25 September 2017

Houston Grand Opera to Utilize Exhibit Hall in Brown Convention Center as Makeshift Theater Following Damage to Wortham Center

News Brown Convention Center Houston 917
Houston's Brown Convention Center

DRIVEN FROM ITS HOME, the Wortham Theater Center, following major infrastructural damage sustained after Hurricane Harvey, Houston Grand Opera intends to present the first three productions of its 2017-18 season in a transformed exhibit hall in Houston’s Brown Convention Center, the company announced today. 

News of HGO’s utilization of the Convention Center follows last week’s announcement that damage to the Wortham Theater Center after Hurricane Harvey had taken that venue out of commission through May 2018 at the earliest, forcing the opera to relocate its entire mainstage season. 

HGO now intends to create an intimate theater for “unconventional opera,” called the HGO Resilience Theater, in Exhibit Hall A3 of the downtown convention center. The makeshift theater will hold nearly 1,700 seats, each of which will be less than 100 feet from the stage, and will be the venue for the company’s season-opening production of La Traviata (Oct. 20–Nov. 11); its performances of Giulio Cesare (Oct. 27– Nov. 10); and the world premiere of Ricky Ian Gordon and Royce Vavrek’s The House without a Christmas Tree (Nov. 30–Dec. 17).

“HGO is extremely grateful to our partners at Houston First for their hard work in quickly enabling us to use the George R. Brown Convention Center. We will use the space to defy normal operatic convention to present what I call ‘unconventional opera,’” HGO managing director Perryn Leech said in a statement issued today. “This will be a jewel of a performance space, with tremendous versatility. Having worked extensively with temporary and site-specific venues, I think our audiences will be amazed at the kind of direct and immersive theatrical experience we can create for them. People should arrive and be prepared to expect the unexpected.”

“Opera companies around the world are performing in new and unusual venues,” said HGO Artistic and Music Director Patrick Summers. “While we are disappointed that we temporarily cannot perform in our creative home at the Wortham Theater Center, our artists and creative teams are excited to take advantage of the extraordinary possibilities at the George R. Brown. We are fortunate to have the freedom in this new venue to customize the space to fit our unique needs and to maintain the artistic integrity of the productions. The quality that audiences have come to expect from HGO will not change. We are thrilled to be able to provide inspiration and healing through great opera in the heart of downtown Houston.”

Following the hurricane in late August, Houston Grand Opera announced that the Wortham Theater Center's 2,500-seat Brown Theater and its 1,100-seat Cullen Theater had experienced significant flood damage, including distress to both stages; the venue’s front-of-house facilities were also damaged by the storm surge. A week later, HGO announced that it would be forced to to relocate its season-opening productions of Traviata and Julius Caesar. The Houston First Corporation, which operates the Wortham, subsequently acknowledged that the damage to the center was so extensive that HGO would need to find alternate venues for its entire mainstage season, which runs through the second week in May. Twelve-feet of water flooded the Wortham’s basement, causing significant damage to the company's wig and costume shops; likewise, the tunnel connecting the Wortham to its garage also experienced flooding, taking on more than 200 million gallons of water and extensively damaging the venue's air handling units and elevators. While HGO staff had moved instruments and costumes for both Traviata and Cesare to higher floors in the Wortham Center, flooding in the basement caused significant damage to the building's mechanical and electrical systems. Houston First said that reopening the venue by May 15, 2018 amounted to a "best-case scenario," and that while the organization did not believe that the theaters experienced structural damage as a result of the storm, a full assessment by Gilbane Reconstruction Services was expected within the next few weeks.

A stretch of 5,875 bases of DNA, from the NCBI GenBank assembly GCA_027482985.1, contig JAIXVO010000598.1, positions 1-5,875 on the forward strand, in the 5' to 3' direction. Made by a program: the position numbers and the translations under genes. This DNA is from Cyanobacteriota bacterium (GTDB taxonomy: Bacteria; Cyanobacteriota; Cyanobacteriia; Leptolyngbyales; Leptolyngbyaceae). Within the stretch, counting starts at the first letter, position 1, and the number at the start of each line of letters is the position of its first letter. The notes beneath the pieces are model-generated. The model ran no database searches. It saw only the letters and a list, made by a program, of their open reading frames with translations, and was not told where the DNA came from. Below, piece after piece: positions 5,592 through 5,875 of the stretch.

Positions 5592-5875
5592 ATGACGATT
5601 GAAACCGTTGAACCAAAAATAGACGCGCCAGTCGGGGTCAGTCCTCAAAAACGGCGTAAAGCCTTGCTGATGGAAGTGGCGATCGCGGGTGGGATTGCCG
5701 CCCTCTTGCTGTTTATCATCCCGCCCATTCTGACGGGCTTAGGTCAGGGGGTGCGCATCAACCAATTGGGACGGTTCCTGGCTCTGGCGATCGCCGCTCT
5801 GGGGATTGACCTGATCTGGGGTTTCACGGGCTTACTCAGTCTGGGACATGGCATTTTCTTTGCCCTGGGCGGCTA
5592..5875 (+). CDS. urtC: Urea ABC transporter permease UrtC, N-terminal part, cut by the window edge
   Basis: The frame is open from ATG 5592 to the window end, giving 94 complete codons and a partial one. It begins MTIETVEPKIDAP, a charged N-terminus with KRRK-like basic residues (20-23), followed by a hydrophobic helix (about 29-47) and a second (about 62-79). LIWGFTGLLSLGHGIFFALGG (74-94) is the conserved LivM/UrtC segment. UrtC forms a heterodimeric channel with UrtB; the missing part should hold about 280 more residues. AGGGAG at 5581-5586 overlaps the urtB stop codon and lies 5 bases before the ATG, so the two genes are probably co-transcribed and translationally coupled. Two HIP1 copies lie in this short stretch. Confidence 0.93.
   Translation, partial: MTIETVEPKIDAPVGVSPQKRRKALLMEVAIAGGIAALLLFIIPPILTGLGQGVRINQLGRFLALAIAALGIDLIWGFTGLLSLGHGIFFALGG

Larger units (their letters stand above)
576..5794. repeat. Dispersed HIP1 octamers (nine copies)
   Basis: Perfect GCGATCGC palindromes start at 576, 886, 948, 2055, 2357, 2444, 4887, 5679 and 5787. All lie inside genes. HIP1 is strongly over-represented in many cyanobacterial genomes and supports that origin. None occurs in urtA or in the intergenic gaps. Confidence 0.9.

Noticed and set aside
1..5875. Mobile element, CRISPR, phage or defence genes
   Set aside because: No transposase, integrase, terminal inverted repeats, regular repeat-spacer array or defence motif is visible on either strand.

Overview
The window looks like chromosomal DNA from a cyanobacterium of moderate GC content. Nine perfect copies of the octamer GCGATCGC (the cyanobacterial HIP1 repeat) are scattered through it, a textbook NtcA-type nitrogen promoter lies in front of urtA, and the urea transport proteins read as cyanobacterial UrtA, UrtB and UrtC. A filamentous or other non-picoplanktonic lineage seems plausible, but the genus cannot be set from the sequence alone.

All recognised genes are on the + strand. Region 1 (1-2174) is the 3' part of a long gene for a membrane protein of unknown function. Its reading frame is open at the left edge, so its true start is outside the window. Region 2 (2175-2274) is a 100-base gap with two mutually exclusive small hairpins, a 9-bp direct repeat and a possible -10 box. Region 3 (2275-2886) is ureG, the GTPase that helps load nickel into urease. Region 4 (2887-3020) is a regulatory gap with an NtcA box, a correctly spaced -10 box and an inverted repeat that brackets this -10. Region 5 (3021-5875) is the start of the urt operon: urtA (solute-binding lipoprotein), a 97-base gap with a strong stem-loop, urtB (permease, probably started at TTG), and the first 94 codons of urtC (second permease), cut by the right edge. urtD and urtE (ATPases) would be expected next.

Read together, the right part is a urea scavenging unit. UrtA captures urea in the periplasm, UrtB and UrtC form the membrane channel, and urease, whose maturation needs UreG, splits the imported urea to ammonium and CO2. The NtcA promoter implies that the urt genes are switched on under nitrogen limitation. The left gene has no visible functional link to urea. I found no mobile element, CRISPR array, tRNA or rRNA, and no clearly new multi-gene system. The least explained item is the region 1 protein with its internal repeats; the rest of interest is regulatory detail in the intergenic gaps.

In announcing the new venue, Houston Grand Opera said that ticket holders for La Traviata, Cesare and The House Without a Christmas Tree do not need to take any action at this time, and that in October the company would contact ticket ticket holders about seating in the new venue. HGO will also give each ticket buyer a $30 credit for Lyft credit facilitating transportation to the new venue. spacer 

More information can be found at Houston Grand Opera

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